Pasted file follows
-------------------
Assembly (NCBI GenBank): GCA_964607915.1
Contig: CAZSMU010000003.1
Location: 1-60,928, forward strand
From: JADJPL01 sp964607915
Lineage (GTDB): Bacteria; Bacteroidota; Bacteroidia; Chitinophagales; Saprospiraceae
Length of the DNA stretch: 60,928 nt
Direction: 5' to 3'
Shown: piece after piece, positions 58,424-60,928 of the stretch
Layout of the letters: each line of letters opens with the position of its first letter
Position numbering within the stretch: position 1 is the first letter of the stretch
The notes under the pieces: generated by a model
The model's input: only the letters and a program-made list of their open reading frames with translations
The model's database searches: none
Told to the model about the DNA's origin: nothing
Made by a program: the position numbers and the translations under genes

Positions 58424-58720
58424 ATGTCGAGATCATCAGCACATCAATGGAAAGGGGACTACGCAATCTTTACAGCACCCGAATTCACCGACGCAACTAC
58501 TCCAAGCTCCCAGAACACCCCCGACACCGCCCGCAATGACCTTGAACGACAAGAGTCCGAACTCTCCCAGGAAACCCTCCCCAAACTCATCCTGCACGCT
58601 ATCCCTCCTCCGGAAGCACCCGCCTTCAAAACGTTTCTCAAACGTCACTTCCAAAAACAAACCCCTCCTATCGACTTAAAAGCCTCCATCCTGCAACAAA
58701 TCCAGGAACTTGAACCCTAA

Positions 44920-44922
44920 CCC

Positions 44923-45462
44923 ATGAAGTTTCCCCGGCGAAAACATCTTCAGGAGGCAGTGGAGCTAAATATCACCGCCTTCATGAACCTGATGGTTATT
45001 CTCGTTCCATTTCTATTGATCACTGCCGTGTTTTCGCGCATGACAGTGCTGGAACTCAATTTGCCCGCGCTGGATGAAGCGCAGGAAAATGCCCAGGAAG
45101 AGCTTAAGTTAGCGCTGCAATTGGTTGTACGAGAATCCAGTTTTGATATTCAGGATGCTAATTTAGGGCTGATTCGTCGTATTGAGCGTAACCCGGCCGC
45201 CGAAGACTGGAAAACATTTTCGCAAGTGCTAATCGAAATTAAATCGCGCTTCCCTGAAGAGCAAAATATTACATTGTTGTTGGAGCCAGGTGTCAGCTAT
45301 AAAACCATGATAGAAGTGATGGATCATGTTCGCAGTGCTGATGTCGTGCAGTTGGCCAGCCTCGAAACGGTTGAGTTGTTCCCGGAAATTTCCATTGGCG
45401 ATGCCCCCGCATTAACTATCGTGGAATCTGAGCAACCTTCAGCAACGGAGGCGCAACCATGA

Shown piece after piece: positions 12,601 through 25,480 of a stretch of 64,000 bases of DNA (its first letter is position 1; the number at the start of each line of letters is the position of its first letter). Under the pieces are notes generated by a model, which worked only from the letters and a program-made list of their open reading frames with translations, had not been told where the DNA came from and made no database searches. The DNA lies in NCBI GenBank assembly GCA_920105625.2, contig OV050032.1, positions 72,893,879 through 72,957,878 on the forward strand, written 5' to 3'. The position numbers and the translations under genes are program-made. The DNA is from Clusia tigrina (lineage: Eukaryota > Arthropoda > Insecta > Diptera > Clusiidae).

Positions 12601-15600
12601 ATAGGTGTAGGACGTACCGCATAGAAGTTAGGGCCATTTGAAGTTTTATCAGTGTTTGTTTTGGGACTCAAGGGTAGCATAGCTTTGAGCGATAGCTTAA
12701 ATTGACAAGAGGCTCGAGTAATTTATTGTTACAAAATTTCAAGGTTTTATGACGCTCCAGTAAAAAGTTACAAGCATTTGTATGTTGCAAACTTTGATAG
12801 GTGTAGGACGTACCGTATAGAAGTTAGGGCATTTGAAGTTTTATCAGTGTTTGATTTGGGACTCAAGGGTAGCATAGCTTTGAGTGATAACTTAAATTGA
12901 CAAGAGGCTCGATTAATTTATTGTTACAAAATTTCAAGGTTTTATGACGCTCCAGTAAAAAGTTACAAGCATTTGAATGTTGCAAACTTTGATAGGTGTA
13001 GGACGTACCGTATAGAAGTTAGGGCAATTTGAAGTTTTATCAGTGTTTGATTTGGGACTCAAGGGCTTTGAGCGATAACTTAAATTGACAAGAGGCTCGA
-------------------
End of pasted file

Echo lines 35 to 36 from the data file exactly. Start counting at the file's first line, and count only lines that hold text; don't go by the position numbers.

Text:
12901 CAAGAGGCTCGATTAATTTATTGTTACAAAATTTCAAGGTTTTATGACGCTCCAGTAAAAAGTTACAAGCATTTGAATGTTGCAAACTTTGATAGGTGTA
13001 GGACGTACCGTATAGAAGTTAGGGCAATTTGAAGTTTTATCAGTGTTTGATTTGGGACTCAAGGGCTTTGAGCGATAACTTAAATTGACAAGAGGCTCGA